Month: August 2015

In July 2015, Praluent (alirocumab) was approved by the FDA as the first drug in a new class known as PCSK9 inhibitors. It was joined by Repatha (evolocumab), which received approval on August 27, 2015. These new injectable medications are the first approvals in a long time that may be as effective as statins—or better—at lowering cholesterol. For now, Praluent is… Read More

The FDA has issued a safety warning for Picato (ingenol) topical gel, used to treat actinic keratosis. According to the warning issued August 21, 2015, there have been recent reports that Picato gel can cause severe allergic skin reactions and shingles. Is there anything unique about Picato as an actinic keratosis treatment? Picato gel only requires… Read More

Some interesting news came out of a study done at MD Anderson Cancer Center, where a common high blood pressure medication was shown to improve survival in those with ovarian cancer. In addition to standard treatment with surgery and chemotherapy, women taking propranolol (Inderal) or other similar medications lived longer. How do heart meds help with… Read More

New drug Keveyis (dichlorphenamide) received FDA approval on August 10, 2015. It is the first prescription approved to treat a rare genetic disorder known as periodic paralysis. Periodic paralysis can be triggered by too much or too little potassium in your blood (hyperkalemic or hypokalemic), and involves periods of muscle weakness or paralysis. It is estimated… Read More

Almost 10% of Americans will battle depression over their lifetime.  Some people will find themselves depressed after a traumatic life event; for others, it’s a constant battle. While depression can happen to anyone, here are some surprising statistics: People living in the southeast US tend to have a higher incidence of depression. People with lower… Read More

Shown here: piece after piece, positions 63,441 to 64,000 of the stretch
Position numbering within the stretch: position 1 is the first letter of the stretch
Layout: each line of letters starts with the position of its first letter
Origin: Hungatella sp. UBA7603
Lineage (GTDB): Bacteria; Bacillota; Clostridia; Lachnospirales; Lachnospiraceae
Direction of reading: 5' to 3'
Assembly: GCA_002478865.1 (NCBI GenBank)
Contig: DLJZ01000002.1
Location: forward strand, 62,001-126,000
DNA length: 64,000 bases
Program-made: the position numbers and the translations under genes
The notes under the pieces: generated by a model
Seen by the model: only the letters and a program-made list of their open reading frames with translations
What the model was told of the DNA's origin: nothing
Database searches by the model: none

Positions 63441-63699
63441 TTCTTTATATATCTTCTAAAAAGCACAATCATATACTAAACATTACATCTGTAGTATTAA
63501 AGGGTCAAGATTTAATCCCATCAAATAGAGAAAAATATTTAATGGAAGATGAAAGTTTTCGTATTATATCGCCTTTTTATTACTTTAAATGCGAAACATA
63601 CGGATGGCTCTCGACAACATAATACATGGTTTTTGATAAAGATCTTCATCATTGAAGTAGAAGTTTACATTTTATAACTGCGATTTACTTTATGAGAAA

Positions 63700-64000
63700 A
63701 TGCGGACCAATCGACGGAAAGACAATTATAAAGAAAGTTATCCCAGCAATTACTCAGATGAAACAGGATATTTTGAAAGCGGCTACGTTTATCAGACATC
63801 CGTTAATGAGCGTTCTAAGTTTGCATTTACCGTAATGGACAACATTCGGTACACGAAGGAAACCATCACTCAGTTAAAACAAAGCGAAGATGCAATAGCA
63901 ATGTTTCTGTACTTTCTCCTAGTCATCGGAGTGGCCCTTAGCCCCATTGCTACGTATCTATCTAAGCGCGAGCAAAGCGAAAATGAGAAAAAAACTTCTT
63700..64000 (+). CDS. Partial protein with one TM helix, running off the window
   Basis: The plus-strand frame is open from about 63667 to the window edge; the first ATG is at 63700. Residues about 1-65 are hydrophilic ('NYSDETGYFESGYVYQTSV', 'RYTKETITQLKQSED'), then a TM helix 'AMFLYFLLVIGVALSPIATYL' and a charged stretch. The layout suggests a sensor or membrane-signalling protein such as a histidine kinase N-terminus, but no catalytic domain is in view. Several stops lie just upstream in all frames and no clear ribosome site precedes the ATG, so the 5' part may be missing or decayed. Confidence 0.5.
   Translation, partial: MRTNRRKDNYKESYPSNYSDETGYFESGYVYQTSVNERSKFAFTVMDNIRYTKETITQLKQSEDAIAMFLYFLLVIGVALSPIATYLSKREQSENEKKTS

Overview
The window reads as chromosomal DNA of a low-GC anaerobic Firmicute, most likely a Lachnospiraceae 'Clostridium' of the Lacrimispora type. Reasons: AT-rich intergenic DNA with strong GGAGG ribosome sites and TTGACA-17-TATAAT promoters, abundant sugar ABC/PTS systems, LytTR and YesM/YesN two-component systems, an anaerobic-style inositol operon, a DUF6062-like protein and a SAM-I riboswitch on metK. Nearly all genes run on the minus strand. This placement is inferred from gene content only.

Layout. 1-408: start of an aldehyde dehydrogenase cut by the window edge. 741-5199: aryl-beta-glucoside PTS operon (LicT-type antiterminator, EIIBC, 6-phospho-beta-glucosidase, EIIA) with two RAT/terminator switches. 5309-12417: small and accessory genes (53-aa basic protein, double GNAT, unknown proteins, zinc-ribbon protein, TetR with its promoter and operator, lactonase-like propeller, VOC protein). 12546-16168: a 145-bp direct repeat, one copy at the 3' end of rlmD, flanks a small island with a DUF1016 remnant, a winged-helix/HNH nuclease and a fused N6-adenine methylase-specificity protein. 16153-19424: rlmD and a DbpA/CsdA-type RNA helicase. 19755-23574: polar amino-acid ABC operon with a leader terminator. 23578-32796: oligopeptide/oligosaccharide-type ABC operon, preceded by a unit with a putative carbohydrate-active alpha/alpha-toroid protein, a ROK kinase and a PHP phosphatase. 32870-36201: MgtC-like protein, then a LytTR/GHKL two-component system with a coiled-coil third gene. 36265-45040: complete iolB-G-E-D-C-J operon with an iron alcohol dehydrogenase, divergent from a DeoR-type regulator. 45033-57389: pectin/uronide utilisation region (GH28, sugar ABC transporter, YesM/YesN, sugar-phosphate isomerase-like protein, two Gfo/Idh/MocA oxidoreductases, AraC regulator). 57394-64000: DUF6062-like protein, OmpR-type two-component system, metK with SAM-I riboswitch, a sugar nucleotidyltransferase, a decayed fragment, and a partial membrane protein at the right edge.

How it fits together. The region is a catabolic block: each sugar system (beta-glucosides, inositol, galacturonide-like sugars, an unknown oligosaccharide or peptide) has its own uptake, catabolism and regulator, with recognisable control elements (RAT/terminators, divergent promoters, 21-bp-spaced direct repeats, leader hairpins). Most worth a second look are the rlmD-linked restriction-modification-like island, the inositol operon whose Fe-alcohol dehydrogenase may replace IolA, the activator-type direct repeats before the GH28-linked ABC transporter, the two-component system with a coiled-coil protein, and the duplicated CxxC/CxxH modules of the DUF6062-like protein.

Sexual problems are common in both men and women. These problems take different forms including lack of desire (decreased libido), inability to achieve erection or orgasm and impaired arousal. New approval Addyi may be able to help women with low libido, like Viagra can help men with erectile dysfunction, but what if the culprit is one of… Read More

Addyi (flibanserin) was approved by the FDA on August 18, 2015, despite continuing controversy over effectiveness and potential side effects. The new drug from Sprout Pharmaceuticals has been touted as Viagra for women, though it works a bit differently. Addyi is approved to treat low libido, which makes it the first of its kind for men or women. Viagra and… Read More

Early in 2015 the FDA approved the first concentrated long-acting insulin known as Toujeo (insulin glargine), and it’s now available in pharmacies. While Toujeo is the first of its kind, the key word is “concentrated.” It actually contains the same active ingredient (insulin glargine) as Lantus—which is currently the #1 prescribed insulin in the US…. Read More

It’s that time again—the new lists of covered and excluded drugs on next year’s insurance plans are out, and it doesn’t look great. For many Americans with health insurance, more than 50 popular brand-name and generic drugs may no longer be covered starting in January 2016. Express Scripts and Caremark, companies that handles pharmacy benefits for… Read More

According to the Centers for Disease Control and Prevention (CDC), strokes are a leading cause of death in the United States. Strokes are responsible for 1 in every 20 deaths or approximately 130,000 Americans every year. Aggrenox is used to help prevent stroke if you’ve had a previous “mini-stroke” or an actual ischemic stroke—and the generic, aspirin/extended-release dipyridamole, was… Read More